Shortly after pitching his Oregon State University baseball team to the 2006 College World Series championship, Rob Summers was struck and paralyzed from the chest down by a hit-and-run driver.
But now, thanks to an experimental mix of physical therapy and electrical stimulation of the spinal cord, he can do something he never dreamed of doing again: stand and voluntarily make some leg movements.
"It was completely unexpected," says V. Reggie Edgerton, professor of integrative biology and physiology, and neurobiology at the University of California, Los Angeles. Until Summers, scientists believed that patients with a completely severed spinal cord would never be able to regain voluntary control of their paralyzed limbs.
To see if spinal cord stimulation could be successful in people, Edgerton and his collaborator, Dr. Susan Harkema at the University of Louisville, implanted an electrode array normally used to treat back pain in Summers' lower back. Harkema led the clinical study, which was supported by the National Institute of Biomedical Imaging and Bioengineering, the National Institute of Neurological Disorders and Stroke, and the Christopher and Dana Reeve Foundation.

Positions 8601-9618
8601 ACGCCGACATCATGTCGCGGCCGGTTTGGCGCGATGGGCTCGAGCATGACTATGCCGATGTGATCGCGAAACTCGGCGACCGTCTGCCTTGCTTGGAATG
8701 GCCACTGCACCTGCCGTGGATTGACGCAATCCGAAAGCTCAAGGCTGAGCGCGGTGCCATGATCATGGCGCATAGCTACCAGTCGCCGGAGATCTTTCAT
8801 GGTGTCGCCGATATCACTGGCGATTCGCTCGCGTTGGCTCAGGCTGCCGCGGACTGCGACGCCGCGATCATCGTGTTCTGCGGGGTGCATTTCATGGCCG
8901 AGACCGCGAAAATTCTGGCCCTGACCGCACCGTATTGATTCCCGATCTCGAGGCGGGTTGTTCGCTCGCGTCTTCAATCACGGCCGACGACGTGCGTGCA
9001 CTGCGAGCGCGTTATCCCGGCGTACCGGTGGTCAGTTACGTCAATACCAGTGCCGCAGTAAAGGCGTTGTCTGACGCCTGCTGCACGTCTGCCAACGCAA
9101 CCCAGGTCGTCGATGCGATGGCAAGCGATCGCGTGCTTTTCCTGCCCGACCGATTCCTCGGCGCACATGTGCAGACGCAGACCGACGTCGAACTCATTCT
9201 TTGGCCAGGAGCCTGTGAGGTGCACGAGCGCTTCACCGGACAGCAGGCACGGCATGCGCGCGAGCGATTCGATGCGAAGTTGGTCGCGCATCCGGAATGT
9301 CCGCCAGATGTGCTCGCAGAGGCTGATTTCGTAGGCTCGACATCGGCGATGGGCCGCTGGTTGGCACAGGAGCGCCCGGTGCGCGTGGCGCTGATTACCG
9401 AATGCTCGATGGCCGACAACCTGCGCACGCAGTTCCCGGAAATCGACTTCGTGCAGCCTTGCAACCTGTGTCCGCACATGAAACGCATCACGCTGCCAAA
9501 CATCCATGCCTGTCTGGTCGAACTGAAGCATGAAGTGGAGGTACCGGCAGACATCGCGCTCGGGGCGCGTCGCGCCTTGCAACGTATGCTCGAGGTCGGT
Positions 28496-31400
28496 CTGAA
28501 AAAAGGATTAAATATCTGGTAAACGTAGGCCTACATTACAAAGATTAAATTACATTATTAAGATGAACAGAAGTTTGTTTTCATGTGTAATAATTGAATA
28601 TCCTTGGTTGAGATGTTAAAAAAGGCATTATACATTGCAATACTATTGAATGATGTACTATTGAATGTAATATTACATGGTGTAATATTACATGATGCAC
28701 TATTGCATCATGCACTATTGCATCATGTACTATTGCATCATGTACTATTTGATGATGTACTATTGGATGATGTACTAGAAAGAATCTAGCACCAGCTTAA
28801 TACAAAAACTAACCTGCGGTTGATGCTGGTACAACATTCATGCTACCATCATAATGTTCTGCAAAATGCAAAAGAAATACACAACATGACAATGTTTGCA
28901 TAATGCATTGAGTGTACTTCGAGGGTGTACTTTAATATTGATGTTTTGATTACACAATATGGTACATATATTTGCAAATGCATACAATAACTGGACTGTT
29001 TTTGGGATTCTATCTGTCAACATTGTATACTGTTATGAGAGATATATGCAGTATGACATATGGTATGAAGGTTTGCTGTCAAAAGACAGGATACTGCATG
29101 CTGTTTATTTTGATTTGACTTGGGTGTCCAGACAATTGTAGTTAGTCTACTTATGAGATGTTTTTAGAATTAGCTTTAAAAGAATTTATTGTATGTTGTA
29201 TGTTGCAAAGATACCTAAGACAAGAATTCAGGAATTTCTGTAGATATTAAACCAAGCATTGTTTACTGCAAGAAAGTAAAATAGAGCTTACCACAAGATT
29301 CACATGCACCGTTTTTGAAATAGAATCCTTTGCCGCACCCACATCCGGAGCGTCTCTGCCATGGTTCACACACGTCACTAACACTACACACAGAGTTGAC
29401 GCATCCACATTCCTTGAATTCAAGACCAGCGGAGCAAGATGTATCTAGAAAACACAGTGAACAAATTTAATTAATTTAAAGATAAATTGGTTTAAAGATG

After years of being bound to his wheelchair, Summers can now push himself up and remain standing for a few minutes while receiving stimulation. With the support of a harness and help from therapists, he also can make stepping motions on the treadmill. Other functions impaired by his injury have improved, too: body temperature regulation, bladder and bowel control, and sexual function.
Edgerton thinks connections between Summers' brain and the part of the spinal cord below the point of his injury may have been spared, or that the therapy encouraged nerve cells to make new connections.